When Desiree confronts situation about the child’s complexion; Armand holds her accountable because of her unknown parentage; not knowing that he too has some responsibility in the baby’s complexion. “Desiree’s Baby,” takes place in the south prior to the Civil War. In fact, it is one of the few short stories written by Kate Chopin that is set before the Civil War (Kate Chopin “Desiree’s” Baby 1) Around this era, many mixed blood children like Armand and Desiree leaned towards their white heritage to avoid difficulties that the dark African American had to experience such as: lynching, beating, theft, sexual humiliation, slavery, etc.

Armand Aubigny, one of the characters in this short story was forced by this era to suppress his past and keep his African American ancestry hidden. He knew being from a darker descent; it would bring complications and unfair treatment for him in the white society. Two ways he concealed his past and his ancestry was: after discovering that the baby’s darker complexion; he threw Desiree and the baby out of his home. In the short story Desiree says to him “Shall I go Armand? ” and he replied back, “Yes go” (Chopin 3).

He also confiscated all the things that reminded him of his African American ancestry, and burnt them; leaving no evidence of him ever being black. One of the items burnt was a letter from his mom to his father saying that, she “belongs to the race that is cursed with the brand of slavery” (Chopin 4). The reader is uncertain on whether Armand was successful with keeping his secret however such secrets are painful to hold. Oslyn Reso Foy states in one of her articles that “Armand moved out of the conventions that have governed his life and Chopin strips him of the veils that have hidden his real self” (223).

Armand learns that it is important to embrace your own ethnicity instead of trying to affiliate with another. A different illustration of discrimination within the race in “Desiree’s Baby” is the behavior towards of the baby’s complexion. In the beginning of the story, Madame Valmonde had arrived for a visit at Desiree’s Home. She was shaken by the baby and hesitated to believe that it was theirs. “This is not the baby! ” Madame Valmonde exclaimed, in startled tone (Chopin 2). By the way she responded to the baby’s appearance validates her concern the outcome of the baby’s appearance.

This leaves the audience with a matter of uncertainty on whether the baby would have gotten the same treatment; if it was a lighter complexion. Armand actions too changed when he realizes the baby is dark skin. In the article, “Semiotic Subversion in “Desiree’s Baby”’ announces that “before he turned against his wife and baby, Armand was the proudest father…Marriage and later the birth of his son had softened Armand Aubigny imperious and exacting nature greatly” ( Peel 226). Armand wanted a son however he preferred a white skinned baby instead of a dark skinned baby.

Not knowing Desiree’s unknown heritage backfired on him and left him with a son whose complexion was darker than both of theirs instead of lighter. In today society racism, segregation, discrimination, etc. is generally publically terminated and against the law; we see ample amount of mixed couples especially in the media, who seem to disregard race or even skin color. However this doesn’t mean that “colorism” is nonexistent. This type of prejudice happens but it is so taboo that it is kept hidden from the society. A lot African Americans have to take on the hardships of being segregated from within their own thnic group. Ever since days of slavery prior to the civil war, many people felt that light skin color is better and more favorable than darker skin color. Time after time white Americans’ view of authority and the violation of dark skin color have made the African American to dismiss and categorize one another. For example in the media now, we see less and less of the darker complexion actresses. In an article, called “What They Don’t Want You to Know,” it says “In Hollywood, Black male characters are played by black actors while black female characters are played by actresses that are more often than no mixed” (2).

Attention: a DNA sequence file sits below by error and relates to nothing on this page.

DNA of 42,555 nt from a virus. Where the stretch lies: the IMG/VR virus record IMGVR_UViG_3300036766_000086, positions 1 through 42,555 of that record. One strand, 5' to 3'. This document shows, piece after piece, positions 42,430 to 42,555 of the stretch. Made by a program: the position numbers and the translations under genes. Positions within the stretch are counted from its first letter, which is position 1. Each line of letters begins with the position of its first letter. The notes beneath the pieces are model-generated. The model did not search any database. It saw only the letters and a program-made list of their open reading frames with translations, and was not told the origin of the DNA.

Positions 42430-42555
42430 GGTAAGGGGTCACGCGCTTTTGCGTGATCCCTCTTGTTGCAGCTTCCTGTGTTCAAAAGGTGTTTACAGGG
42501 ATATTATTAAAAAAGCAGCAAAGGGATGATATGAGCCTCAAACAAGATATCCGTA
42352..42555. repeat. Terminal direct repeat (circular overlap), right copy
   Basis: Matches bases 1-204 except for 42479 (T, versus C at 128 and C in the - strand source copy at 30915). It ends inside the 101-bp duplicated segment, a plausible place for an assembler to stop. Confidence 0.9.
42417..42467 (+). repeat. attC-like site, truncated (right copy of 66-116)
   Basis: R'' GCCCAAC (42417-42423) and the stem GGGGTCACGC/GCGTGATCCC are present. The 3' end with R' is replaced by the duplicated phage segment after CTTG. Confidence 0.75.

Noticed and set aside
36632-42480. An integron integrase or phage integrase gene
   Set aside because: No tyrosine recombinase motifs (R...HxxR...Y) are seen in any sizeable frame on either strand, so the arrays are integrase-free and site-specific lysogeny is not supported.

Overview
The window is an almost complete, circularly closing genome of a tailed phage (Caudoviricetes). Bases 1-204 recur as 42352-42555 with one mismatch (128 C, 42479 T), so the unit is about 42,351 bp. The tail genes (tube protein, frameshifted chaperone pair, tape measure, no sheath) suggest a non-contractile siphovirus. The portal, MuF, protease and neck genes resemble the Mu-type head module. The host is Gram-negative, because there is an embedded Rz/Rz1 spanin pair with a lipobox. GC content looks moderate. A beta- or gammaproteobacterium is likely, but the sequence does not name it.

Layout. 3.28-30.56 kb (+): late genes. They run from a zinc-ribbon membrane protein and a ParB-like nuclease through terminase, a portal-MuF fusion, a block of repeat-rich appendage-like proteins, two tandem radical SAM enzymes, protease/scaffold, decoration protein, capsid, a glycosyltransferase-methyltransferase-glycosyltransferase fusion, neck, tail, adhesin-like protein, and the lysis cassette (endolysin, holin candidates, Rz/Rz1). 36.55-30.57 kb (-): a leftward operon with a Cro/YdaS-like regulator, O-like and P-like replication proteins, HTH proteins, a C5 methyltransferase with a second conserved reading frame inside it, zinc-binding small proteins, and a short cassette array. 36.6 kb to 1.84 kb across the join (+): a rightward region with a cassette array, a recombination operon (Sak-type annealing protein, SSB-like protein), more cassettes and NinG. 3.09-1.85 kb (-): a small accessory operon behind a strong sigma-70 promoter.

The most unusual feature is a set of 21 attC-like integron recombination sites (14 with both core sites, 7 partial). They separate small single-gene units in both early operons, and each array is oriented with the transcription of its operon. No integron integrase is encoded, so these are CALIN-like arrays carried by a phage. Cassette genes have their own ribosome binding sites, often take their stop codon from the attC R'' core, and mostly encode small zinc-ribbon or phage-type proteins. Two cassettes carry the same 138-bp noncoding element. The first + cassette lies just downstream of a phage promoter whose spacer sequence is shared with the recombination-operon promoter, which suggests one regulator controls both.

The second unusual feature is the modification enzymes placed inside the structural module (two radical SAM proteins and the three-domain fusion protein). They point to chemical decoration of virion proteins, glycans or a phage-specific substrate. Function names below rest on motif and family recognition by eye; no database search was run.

Although society has not made massive news headline on this specific topic, it does not mean it is not dually noticed as an issue. For instance in today’s society, you are not considered as beautiful if don’t have the same characteristics as the white people. The men in the short stories, “My Wife of His Youth” and “Desiree’s Baby” were attracted some of these females characters because they favored white women. As mention before, Armand and Mr. Ryder wanted to escape their African American ancestry and all the tribulations that came with it.

In order to forget their past; they needed a woman that could give them a white skinned baby. Someone that can lower the chances of their child being dark skinned. In “Desiree’s Baby, Desiree had long silky brown hair that hung about her shoulders, her eyes were grey and her skin was whiter than her husband, Armand (Chopin 3). All these characteristics which Armand considered to be beauty resembled of a white woman. In the story “The Wife of His Youth,” before Liza Jane’s arrival, Mr. Ryder was ready to propose to Mrs. Dixon.

In the story “Molly Dixon possessed many attractive qualities…. she was whiter than he” (Chesnutt 790). In retrospect, Charles Chesnutt and Kate Chopin works provide developing ideas of discrimination between races during and after the civil war. This theme is exemplified through their short stories particularly in “The Wife of His Youth and “Desiree’s Baby. ” In conclusion whether or not you are of substantially a lighter skinned complexion or a darker skinned complexion, individuals in the African American community should not be treated differently by society due to this aspect.

Colorism in the African American Society essay

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Colorism in the African American Society. (2017, Apr 24). Retrieved from